3. Finally, the target tier policy for a Tier-1 target aims to obtain the following approvals:

    a. An approval from the Compiler Team that Tier-1 target requirements have been met.

    b. An approval from the Infrastructure Team that the target in question may be integrated into CI.

    c. An approval from the Release Team that supporting the target in question is viable in the long term.

The following section details how points 1 and 2 of the above assurances have either already been met or are close to being met.

As mentioned in the summary, items in 3 above are required next steps.

Reference-level explanation

1.a. The Rust compiler and compiler tests must all build and pass reliably for the target in question.

  • As of today, all tests pass reliably.

  • In addition, as a result of inputs from the core team, engineers from Arm performed an audit of all tests that are currently marked 'only-x86_64' and 'only-aarch64' has been done. This was to ascertain whether past viewpoints and/or decisions that led to those markings are still valid.

    • The audit report is available here.

    • Work is being planned under the guidance of core team members to upstream patches that came out of the audit as well as to address any open questions that came about.

1.b. All necessary supporting infrastructure, including dedicated hardware, to build and run the Rust compiler and compiler tests reliably must be available openly.

  • Two quarters ago, Arm donated a Packet c2.large.arm system to the core team.

  • It is noteworthy that the core team have done a brilliant job in integrating this system into Rust's CI infrastructure while also circumventing myriad Github Actions security problems that popped up.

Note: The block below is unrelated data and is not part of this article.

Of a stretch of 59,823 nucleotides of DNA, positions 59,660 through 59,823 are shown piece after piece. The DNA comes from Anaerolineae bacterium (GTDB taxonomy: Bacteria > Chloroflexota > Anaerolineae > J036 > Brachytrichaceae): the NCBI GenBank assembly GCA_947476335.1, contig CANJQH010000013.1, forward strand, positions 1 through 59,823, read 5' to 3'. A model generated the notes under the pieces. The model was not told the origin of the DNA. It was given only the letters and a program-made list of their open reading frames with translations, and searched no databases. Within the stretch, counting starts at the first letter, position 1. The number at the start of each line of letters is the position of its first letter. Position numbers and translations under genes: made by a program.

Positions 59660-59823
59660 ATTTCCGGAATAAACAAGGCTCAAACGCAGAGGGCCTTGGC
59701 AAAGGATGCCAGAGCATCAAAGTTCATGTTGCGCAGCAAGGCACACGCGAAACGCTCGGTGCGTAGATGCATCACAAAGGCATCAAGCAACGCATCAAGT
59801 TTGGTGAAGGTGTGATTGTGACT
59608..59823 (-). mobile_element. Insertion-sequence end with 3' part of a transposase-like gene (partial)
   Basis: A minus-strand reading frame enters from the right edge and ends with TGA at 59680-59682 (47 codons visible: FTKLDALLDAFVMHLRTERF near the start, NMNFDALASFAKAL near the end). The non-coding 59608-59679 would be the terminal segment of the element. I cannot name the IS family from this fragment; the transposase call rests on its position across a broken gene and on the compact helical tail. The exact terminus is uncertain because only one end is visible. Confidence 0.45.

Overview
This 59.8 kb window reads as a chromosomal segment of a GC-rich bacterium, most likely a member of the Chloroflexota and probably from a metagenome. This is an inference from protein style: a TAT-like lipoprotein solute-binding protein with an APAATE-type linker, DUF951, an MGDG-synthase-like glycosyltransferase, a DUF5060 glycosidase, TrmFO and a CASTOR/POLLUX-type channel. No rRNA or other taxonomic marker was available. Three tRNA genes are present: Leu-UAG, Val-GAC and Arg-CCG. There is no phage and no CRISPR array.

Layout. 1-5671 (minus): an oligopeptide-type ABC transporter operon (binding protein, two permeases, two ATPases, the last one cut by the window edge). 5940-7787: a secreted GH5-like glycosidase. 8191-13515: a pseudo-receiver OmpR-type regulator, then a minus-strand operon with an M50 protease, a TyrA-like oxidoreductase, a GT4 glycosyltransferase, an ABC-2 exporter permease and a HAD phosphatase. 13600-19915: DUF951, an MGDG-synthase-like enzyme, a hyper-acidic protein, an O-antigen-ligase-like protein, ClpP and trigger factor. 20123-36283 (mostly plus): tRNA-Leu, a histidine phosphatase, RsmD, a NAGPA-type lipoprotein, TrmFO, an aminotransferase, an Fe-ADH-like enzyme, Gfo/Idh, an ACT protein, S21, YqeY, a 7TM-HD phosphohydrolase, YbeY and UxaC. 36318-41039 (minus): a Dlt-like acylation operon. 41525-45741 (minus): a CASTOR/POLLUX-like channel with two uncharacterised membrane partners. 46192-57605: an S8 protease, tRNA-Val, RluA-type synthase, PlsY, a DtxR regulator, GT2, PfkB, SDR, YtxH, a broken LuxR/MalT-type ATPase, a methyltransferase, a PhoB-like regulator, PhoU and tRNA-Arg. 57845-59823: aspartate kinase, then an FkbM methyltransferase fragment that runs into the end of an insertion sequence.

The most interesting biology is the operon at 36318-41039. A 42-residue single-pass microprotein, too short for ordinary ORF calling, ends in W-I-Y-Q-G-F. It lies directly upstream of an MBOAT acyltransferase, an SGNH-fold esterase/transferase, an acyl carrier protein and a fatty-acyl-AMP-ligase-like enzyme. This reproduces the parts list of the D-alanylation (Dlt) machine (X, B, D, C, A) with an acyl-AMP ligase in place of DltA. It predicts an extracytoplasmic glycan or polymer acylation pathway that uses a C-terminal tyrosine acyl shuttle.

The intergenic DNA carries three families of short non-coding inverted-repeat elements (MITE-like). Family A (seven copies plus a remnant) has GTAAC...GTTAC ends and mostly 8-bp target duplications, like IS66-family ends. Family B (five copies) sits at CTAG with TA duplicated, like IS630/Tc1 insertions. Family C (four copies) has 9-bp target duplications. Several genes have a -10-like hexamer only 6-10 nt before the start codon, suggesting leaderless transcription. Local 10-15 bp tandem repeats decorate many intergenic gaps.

• Over time, Arm intends to further donate newer and more capable hardware to this initiative.

1.c. There must exist a robust and convenient CI integration for the target in question.

  • The happy outcome of the core team's work with the donated system is that the system integrates largely seamlessly with existing Rust CI infrastructure.

  • The integration has been verified to produce green runs once patches from the two outstanding PRs are in place.

2.a. The long term viability of the existence of a target specific ecosystem should be clear.

  • It is hard to concretely quantify this aspect.

  • That said, Arm AArch64 silicon is either already prevalent or is en-route to prevalance in a wide spectrum of application domains ranging from 'traditional' embedded systems at one end of the spectrum, on to mobile phones, clam-shell devices, desktops, vehicle autonomy controllers, datacenter servers etc all the way to high performance super-computers.